California Genealogy and History Archives
San Bernardino County and Riverside County
MRS. LAURA MAY MILLER, of Highland, is one of the ladies of San Bernardino County who belongs to pioneer stock, and one who through her father and her grandfather possesses the right to be considered as a descendant of several of the founders and developers of the present-day civilization in all of this region. She was born near San Bernardino, October 9, 1872, a daughter of Charles and Eugenia Black, the latter of whom was also born at San Bernardino.
Charles S. Black, born at Augusta, Maine, made two trips around the world before coming to San Bernardino. He came here in the early '50s and was a freighter between Los Angeles, California, and points in Arizona for years before the building of the railroads, during a period when hostile Indians made each trip hazardous. He had many narrow escapes from capture or death at their hands, and from the equally dangerous outlaws which infested all of the frontier towns. In spite of all of these disadvantages he persisted in his line of business and the winning of the respect of all with whom he was associated.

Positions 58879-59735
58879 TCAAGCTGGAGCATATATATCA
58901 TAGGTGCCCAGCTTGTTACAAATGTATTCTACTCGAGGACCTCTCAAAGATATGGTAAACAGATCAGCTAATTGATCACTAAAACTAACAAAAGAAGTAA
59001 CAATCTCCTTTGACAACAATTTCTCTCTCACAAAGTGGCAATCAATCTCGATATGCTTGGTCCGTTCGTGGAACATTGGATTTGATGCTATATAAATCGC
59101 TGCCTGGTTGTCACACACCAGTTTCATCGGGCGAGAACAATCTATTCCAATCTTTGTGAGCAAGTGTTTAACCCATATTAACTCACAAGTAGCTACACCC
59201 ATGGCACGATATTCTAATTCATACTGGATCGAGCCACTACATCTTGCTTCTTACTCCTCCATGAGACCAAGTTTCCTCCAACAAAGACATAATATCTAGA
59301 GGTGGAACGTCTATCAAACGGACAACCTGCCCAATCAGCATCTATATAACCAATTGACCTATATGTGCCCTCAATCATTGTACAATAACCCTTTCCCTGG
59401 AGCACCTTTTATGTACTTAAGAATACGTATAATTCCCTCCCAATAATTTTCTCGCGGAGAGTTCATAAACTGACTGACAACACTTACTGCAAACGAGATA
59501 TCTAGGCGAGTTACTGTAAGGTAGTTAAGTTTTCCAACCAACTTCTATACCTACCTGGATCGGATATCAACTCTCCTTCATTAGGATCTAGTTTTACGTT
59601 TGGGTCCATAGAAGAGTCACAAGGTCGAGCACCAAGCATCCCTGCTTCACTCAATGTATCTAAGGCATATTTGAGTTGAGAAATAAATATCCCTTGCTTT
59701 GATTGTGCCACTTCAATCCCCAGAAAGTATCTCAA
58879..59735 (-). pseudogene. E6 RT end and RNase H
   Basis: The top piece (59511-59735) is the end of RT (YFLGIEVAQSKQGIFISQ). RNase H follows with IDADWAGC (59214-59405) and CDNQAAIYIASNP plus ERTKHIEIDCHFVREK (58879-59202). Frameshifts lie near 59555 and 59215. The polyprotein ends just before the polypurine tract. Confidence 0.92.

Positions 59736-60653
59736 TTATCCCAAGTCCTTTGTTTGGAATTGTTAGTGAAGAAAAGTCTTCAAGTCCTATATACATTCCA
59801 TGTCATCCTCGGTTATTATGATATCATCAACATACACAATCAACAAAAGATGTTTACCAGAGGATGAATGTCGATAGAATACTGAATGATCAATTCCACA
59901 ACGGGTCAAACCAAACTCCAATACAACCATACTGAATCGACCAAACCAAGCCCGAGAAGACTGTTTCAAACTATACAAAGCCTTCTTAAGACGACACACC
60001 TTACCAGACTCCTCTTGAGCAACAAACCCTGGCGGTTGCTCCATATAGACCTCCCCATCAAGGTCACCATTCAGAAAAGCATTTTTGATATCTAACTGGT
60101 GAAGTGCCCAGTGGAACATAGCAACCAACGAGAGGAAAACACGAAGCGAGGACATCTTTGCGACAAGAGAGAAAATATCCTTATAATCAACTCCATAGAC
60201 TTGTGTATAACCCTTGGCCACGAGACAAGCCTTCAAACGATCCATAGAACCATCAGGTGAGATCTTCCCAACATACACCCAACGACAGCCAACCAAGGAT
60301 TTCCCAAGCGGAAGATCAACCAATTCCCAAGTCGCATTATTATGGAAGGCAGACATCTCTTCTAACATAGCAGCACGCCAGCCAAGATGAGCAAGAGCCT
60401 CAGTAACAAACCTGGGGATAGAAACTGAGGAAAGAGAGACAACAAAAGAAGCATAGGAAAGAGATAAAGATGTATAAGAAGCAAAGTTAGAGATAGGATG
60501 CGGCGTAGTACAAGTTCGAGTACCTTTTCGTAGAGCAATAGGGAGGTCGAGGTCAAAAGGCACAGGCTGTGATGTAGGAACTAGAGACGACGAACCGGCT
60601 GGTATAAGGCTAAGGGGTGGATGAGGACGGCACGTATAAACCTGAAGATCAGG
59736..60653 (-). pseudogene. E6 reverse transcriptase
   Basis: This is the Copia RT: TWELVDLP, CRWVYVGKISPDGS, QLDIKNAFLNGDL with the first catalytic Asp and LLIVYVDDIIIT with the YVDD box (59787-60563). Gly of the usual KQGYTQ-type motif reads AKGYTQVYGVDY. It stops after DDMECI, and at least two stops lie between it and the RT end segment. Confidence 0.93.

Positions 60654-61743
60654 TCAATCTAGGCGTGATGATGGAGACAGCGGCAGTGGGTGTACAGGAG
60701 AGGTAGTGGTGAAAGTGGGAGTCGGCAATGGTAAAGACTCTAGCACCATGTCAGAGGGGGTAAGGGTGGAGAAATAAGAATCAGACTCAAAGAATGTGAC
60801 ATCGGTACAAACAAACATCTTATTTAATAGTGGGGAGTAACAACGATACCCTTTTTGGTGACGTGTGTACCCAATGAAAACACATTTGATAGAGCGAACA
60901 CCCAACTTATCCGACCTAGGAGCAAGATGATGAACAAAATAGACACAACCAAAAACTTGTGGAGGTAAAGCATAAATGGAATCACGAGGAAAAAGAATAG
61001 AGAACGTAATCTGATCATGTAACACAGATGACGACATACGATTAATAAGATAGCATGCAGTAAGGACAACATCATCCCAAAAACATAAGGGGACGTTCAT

One of the grandfathers of Mrs. Miller, Zina G. Ayer, a native of Vermont, born August 14, 1810, was a man with a family when he went to Kentucky and there met and married a lady whose name was Mrs. Mary Power Applegate, and who was a native of Madisonville, born August 5, 1819. Her maiden name was Mary Power. She married a Mr. Applegate, who was killed in the Mexican war. Years later she married Zina G. Ayer. After their marriage they journeyed together across the plains with an ox-team to Salt Lake, traveling over the old Mormon trail. They suffered untold hardships, were constantly in danger of attack from the Indians, and just at the end of their journey lost by death three children of their party, now buried at San Bernardino. In 1852 they made a permanent settlement at San Bernardino, where Mr. Ayer became one of the wealthy and prominent men of his day. A far-sighted and astute business man, he invested heavily in realty, and became the owner of all of the land now between Fourth and Second streets, but sold before San Bernardino became a city. Possessed of progressive ideas, he introduced new appliances into the county, and owned the first lathe in all of this region.